The first was Thomas Thornton, a World War II Army veteran. In February 1947, Illinois Republican Sen. C. Wayland “Curly” Brooks appointed him a mail carrier in the Senate Post Office. Early the next month, the new staffer went to lunch one day in the Senate cafeteria and sat down to eat.

Staffer Survey: Getting Substantive Things Done in an Election Year
How the midterms affect congressional offices

Senate staffers and visitors pass by models of the Capitol in the Hart Senate Office Building. Roll Call surveyed congressional staff about how busy they are in an election year. (Bill Clark/CQ Roll Call file photo)

Floor Charts for the Floor Show
Our favorite visual aids from a month of congressional floor-watching

Rep. Mark Takano declared April 26 as International Chart Day. (@FloorCharts screenshot of C-SPAN)

Bunny ears, definitions and big red signs made up the best of floor charts this month. But, more importantly, charts got their own day, which was announced through a ... you guessed it, floor chart. 

The Twitter handle @FloorCharts posts some of the daily highlights, and Roll Call provides a monthly roundup of the best of the best.

Flashback Friday: A Page Right Out of History
The Senate page program was started as a way to keep local kids out of trouble

A Senate page with Sen. Charles Sumner from Edmund Alton’s 1886 book “Among the Law-Makers.”

Here’s a congressional throwback — a phrase or part of Capitol Hill culture that a younger generation of Hill staffers may not know or appreciate.

Senate pages are high school juniors, at least 16 years old, who help deliver correspondence, transport bills and prepare the chamber, all while attending the U.S. Senate Page School.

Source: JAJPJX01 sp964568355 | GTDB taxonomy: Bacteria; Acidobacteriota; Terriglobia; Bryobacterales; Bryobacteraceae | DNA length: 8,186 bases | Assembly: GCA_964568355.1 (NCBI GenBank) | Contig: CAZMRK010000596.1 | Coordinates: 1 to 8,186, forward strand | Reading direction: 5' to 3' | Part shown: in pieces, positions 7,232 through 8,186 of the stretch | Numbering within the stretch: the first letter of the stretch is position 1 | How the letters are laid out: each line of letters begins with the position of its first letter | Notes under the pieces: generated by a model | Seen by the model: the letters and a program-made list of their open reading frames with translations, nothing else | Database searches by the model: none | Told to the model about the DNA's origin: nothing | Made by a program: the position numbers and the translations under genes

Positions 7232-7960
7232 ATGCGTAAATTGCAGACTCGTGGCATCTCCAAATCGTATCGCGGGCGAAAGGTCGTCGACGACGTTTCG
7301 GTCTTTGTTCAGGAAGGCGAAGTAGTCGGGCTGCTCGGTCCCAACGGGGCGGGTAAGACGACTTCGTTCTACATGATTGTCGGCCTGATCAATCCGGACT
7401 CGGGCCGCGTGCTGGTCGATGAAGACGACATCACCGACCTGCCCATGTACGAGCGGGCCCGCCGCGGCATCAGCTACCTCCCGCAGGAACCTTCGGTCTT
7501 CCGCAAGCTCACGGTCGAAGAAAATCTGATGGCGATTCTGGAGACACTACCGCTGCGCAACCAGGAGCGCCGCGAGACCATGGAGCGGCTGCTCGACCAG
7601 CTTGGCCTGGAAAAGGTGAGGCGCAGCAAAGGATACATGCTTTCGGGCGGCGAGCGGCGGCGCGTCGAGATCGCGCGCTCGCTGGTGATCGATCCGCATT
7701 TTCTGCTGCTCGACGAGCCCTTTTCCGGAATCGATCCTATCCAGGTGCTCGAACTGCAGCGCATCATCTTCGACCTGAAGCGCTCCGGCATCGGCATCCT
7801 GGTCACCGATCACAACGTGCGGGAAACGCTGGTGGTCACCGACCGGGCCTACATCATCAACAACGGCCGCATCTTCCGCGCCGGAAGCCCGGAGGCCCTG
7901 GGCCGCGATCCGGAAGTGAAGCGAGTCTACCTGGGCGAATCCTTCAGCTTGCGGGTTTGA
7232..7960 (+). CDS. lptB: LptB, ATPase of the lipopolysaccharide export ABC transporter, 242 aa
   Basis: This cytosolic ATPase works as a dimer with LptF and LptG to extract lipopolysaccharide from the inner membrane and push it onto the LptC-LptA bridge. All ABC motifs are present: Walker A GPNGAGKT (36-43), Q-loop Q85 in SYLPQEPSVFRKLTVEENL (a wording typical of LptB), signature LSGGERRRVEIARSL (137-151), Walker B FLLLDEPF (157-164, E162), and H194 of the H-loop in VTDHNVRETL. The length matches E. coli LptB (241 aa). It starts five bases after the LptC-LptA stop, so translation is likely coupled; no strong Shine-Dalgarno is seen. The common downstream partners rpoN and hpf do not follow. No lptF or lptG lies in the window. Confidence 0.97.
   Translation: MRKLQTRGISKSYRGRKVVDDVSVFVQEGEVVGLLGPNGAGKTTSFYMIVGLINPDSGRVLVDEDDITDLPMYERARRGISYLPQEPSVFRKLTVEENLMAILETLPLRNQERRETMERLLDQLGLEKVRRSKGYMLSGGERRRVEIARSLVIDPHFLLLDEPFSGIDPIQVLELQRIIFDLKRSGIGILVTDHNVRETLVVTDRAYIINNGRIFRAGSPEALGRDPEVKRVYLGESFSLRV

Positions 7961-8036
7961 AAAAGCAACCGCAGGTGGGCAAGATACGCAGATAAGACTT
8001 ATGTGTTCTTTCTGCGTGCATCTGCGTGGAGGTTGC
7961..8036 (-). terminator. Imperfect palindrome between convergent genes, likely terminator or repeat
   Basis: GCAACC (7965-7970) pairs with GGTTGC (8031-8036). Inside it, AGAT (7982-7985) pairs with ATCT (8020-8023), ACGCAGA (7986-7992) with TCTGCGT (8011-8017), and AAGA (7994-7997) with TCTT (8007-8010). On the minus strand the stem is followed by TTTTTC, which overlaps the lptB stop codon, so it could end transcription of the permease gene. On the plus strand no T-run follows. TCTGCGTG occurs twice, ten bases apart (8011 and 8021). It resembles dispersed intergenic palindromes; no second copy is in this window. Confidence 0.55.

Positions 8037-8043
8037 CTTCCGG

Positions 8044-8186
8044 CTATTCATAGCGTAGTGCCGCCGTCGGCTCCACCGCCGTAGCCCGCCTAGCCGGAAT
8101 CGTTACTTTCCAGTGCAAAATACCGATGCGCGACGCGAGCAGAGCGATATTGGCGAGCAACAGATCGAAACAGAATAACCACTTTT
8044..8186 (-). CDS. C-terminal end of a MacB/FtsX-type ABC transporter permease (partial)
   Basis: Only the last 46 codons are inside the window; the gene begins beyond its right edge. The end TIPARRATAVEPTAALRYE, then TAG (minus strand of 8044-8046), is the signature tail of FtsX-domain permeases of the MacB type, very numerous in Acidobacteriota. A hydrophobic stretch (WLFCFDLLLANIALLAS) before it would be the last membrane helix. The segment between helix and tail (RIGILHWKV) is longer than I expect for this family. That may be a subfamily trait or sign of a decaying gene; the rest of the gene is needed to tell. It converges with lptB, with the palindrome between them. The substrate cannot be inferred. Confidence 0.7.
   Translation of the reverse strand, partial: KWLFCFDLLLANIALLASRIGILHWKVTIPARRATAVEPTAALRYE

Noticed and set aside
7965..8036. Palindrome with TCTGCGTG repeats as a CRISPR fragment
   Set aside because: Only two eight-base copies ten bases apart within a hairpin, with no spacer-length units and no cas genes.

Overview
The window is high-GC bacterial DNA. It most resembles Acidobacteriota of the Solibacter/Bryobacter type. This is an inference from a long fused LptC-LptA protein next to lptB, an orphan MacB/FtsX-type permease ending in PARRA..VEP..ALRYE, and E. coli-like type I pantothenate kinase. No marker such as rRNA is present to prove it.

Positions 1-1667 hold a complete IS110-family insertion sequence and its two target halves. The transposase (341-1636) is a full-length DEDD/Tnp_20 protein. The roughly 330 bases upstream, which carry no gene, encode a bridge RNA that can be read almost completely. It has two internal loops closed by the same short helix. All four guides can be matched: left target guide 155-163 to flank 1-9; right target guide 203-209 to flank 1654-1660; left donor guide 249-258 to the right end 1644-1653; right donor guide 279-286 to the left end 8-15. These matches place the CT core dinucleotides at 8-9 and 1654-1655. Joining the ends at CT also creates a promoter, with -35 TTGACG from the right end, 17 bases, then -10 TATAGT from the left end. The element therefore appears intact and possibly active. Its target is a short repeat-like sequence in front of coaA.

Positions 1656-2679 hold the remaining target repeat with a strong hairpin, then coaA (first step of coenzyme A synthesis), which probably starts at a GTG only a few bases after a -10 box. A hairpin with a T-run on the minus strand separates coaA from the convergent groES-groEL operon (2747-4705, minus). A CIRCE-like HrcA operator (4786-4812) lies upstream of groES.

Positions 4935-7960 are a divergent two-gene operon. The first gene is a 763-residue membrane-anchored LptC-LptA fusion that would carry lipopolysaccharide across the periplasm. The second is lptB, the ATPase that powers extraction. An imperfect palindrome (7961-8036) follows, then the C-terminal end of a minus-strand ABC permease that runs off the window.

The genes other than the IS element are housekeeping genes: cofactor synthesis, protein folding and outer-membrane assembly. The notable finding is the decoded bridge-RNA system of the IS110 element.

John McCain Hits the Big Screen
HBO documentary screened at the Capitol Visitors Center Auditorium

Sen. Lindsey Graham, R-S.C. speaks before a HBO documentary about Sen. John McCain, R-Ariz. (Alex Gangitano/CQ RollCall)

Sen. John McCain made it to the big screen in D.C. on Thursday.

HBO hosted a screening of “John McCain: for Whom the Bell Tolls” in the Capitol Visitors Center Auditorium for senators, journalists, staffers and members of the defense community, among others.

Word on the Hill: What’s Buzzing on Capitol Hill?
We found your badge, Shaun; Virginia commuting woes; and royal wedding prep

Sen. Jeanne Shaheen, D-N.H., arrives for a Senate Appropriations Commerce, Justice, Science, and Related Agencies Subcommittee hearing on the FBI’s 2019 budget featuring testimony by director Christopher Wray on Wednesday. (Tom Williams/CQ Roll Call)

We’re all over Capitol Hill and its surrounding haunts looking for good stories. Some of the best are ones we come across while reporting the big stories.

There is life beyond legislating and this is the place for those stories. We look for them, but we don’t find them all. We want to know what you see, too.

Word on the Hill: What’s Buzzing on Capitol Hill?
Jason Mraz and a Beach Boy at the LOC, first lady-less first lady breakfast, and behind the scenes at baseball practice